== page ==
Testament of Moses 3Assumption of Moses
And in those days a king from the east shall come against them and his cavalry shall cover their land. And he shall burn their colony with fire together with the holy temple of the Lord, and he shall carry away all the holy vessels. And he shall cast forth all the people, and he shall take them to the land of his nativity, yea he shall take the two tribes with him. Then the two tribes shall call upon the ten tribes, and shall march as a lioness on the dusty plains, being hungry and thirsty. And they shall cry aloud: 'Righteous and holy is the Lord, for, inasmuch as ye have sinned, we too, in like manner, have been carried away with you, together with our children.' Then the ten tribes shall mourn on hearing the reproaches of the two tribes, and they shall say: 'What have we done unto you, brethren? Has not this tribulation come on all the house of Israel?' And all the tribes shall mourn, crying unto heaven and saying: 'God of Abraham God of Isaac and God of Jacob, remember Thy covenant which You made with them, and the oath which You didst swear unto them by Yourself, that their seed should never fail from the land which You hast given them.' Then they shall remember me, saying, in that day, tribe unto tribe and each man unto his neighbor: 'Is not this that which Moses did then declare unto us in prophecies, who suffered many things in Egypt and in the Red Sea and in the wilderness during forty years: and assuredly called heaven and earth to witness against us, that we should not transgress His commandments, in the which he was a mediator unto us? Behold these things have befallen us after his death according to his declaration, as he declared to us at that time, yes, behold these have taken place even to our being carried away captive into the country of the east.' Who shall be also in bondage for about seventy and seven years.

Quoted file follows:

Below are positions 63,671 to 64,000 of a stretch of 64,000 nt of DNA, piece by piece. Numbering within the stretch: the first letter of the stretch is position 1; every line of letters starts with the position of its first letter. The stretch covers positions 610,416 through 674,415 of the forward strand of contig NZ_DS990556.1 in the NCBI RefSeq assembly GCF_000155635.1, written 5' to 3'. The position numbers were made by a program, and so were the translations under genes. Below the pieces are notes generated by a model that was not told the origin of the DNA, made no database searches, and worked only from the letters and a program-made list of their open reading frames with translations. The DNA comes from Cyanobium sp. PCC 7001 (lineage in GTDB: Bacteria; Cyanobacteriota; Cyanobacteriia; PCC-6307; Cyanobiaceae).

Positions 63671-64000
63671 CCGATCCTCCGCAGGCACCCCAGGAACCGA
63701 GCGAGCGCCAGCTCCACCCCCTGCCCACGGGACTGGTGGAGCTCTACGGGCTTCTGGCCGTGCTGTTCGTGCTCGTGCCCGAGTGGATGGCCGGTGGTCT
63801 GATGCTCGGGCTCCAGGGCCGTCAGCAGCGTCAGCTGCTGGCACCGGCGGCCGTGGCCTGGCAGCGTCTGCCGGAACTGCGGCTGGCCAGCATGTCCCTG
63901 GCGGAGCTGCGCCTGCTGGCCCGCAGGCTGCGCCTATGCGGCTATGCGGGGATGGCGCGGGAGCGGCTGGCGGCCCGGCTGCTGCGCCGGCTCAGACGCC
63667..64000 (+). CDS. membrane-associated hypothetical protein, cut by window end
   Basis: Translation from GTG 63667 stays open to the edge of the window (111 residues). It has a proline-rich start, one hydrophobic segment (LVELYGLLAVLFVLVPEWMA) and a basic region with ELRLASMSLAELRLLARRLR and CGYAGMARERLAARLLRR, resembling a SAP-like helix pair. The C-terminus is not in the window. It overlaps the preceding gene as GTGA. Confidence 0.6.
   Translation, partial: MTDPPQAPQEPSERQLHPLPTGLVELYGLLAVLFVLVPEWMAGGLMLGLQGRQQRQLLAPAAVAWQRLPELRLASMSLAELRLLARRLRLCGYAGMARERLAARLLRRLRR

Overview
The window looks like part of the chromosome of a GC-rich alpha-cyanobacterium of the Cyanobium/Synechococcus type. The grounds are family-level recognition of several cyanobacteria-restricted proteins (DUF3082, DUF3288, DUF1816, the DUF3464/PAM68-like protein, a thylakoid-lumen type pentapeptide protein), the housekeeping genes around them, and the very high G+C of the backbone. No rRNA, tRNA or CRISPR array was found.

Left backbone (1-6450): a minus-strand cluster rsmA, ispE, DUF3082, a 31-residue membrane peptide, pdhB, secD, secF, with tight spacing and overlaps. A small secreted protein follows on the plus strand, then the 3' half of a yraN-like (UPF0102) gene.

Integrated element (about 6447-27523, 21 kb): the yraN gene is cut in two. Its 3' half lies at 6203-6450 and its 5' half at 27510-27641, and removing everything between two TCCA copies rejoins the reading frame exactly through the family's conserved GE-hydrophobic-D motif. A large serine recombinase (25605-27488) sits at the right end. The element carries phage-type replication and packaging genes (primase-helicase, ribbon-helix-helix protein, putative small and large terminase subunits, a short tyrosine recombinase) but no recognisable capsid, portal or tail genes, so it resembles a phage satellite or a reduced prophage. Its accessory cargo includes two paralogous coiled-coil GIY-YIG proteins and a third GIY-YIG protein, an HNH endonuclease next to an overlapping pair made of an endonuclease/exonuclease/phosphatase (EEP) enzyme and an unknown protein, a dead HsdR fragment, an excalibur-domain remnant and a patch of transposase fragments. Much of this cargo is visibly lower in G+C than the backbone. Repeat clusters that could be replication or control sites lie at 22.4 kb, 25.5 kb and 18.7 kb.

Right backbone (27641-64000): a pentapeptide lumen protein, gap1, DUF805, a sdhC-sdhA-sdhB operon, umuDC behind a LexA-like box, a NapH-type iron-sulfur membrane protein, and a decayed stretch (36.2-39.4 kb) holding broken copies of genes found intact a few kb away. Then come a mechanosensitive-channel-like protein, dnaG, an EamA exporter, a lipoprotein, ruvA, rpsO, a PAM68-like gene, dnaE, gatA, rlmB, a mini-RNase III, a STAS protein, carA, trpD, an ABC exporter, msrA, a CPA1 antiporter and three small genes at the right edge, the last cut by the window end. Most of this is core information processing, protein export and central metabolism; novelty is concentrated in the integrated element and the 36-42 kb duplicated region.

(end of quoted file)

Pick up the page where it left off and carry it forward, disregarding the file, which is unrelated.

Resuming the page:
34 I have certainly seen the suffering of my people who are in Egypt and have heard their groaning, and I have come down to rescue them. Now come, I will send you to Egypt.’ 35 This same Moses they had rejected, saying, ‘Who made you a ruler and judge?’ God sent as both ruler and deliverer through the hand of the angel who appeared to him in the bush. 36 This man led them out, performing wonders and miraculous signs in the land of Egypt, at the Red Sea, and in the wilderness for forty years. 37 This is the Moses who said to the Israelites, ‘God will raise up for you a prophet like me from among your brothers.’ 38 This is the man who was in the congregation in the wilderness with the angel who spoke to him at Mount Sinai, and with our ancestors, and he received living oracles to give to you. 39 Our ancestors were unwilling to obey him, but pushed him aside and turned back to Egypt in their hearts,
Notes and References
"... As said above, the tribes will recognize their misery to be the fulfilment of the threats that accompanied the covenant, and which were announced by Moses in his prophecies (3:11). The recognition of the trustworthiness of God's words (cf. the commentary to 1:16) features in most confessional prayers in the form of a solemn quotation of a scriptural passage that has come true; so in Daniel 9:13; Ezra 9:11-12; Baruch 2:2-5, 24-25, 29-35. In Assumption of Moses 3:11-13 there is no formal quotation, but there are clear references to what Moses predicted. The closest formal parallel to the Assumption of Moses 3:11-13 is Baruch 2:7 ... In a relative clause, Moses is pictured as having suffered much in Egypt, the Red Sea and during the forty years in the desert. (A similar statement, without the element of suffering, however, is made in Acts 7:36) This additional comment may be a trace of the tradition of the violent fate of the prophets. In the confessional prayers, it is found in Nehemiah 9:26; in other examples of the form we encounter the related concept of disobedience to the prophets. In Josephus (Ant. Jud. IV 194-195), it is described how Israel mourned after Moses announced his impending death ..."
Tromp, Johannes The Assumption of Moses: A Critical Edition with Commentary (p. 172) Brill, 1993
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